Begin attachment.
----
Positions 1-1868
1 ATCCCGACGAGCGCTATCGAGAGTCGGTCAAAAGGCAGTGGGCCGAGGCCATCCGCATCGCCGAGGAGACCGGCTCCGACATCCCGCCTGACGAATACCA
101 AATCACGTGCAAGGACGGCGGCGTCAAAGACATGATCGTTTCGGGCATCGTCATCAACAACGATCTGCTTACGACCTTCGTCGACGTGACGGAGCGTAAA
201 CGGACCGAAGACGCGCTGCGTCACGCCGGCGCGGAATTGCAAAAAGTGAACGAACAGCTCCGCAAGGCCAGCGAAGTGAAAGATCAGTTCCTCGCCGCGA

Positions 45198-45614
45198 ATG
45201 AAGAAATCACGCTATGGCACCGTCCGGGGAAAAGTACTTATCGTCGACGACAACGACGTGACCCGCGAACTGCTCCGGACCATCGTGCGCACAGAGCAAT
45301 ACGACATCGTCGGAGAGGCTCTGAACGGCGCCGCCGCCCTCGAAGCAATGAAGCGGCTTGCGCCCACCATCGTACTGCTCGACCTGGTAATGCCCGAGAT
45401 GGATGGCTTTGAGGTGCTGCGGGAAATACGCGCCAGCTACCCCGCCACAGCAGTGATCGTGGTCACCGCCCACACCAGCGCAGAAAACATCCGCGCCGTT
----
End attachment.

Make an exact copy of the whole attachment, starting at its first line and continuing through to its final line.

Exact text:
Positions 1-1868
1 ATCCCGACGAGCGCTATCGAGAGTCGGTCAAAAGGCAGTGGGCCGAGGCCATCCGCATCGCCGAGGAGACCGGCTCCGACATCCCGCCTGACGAATACCA
101 AATCACGTGCAAGGACGGCGGCGTCAAAGACATGATCGTTTCGGGCATCGTCATCAACAACGATCTGCTTACGACCTTCGTCGACGTGACGGAGCGTAAA
201 CGGACCGAAGACGCGCTGCGTCACGCCGGCGCGGAATTGCAAAAAGTGAACGAACAGCTCCGCAAGGCCAGCGAAGTGAAAGATCAGTTCCTCGCCGCGA

Positions 45198-45614
45198 ATG
45201 AAGAAATCACGCTATGGCACCGTCCGGGGAAAAGTACTTATCGTCGACGACAACGACGTGACCCGCGAACTGCTCCGGACCATCGTGCGCACAGAGCAAT
45301 ACGACATCGTCGGAGAGGCTCTGAACGGCGCCGCCGCCCTCGAAGCAATGAAGCGGCTTGCGCCCACCATCGTACTGCTCGACCTGGTAATGCCCGAGAT
45401 GGATGGCTTTGAGGTGCTGCGGGAAATACGCGCCAGCTACCCCGCCACAGCAGTGATCGTGGTCACCGCCCACACCAGCGCAGAAAACATCCGCGCCGTT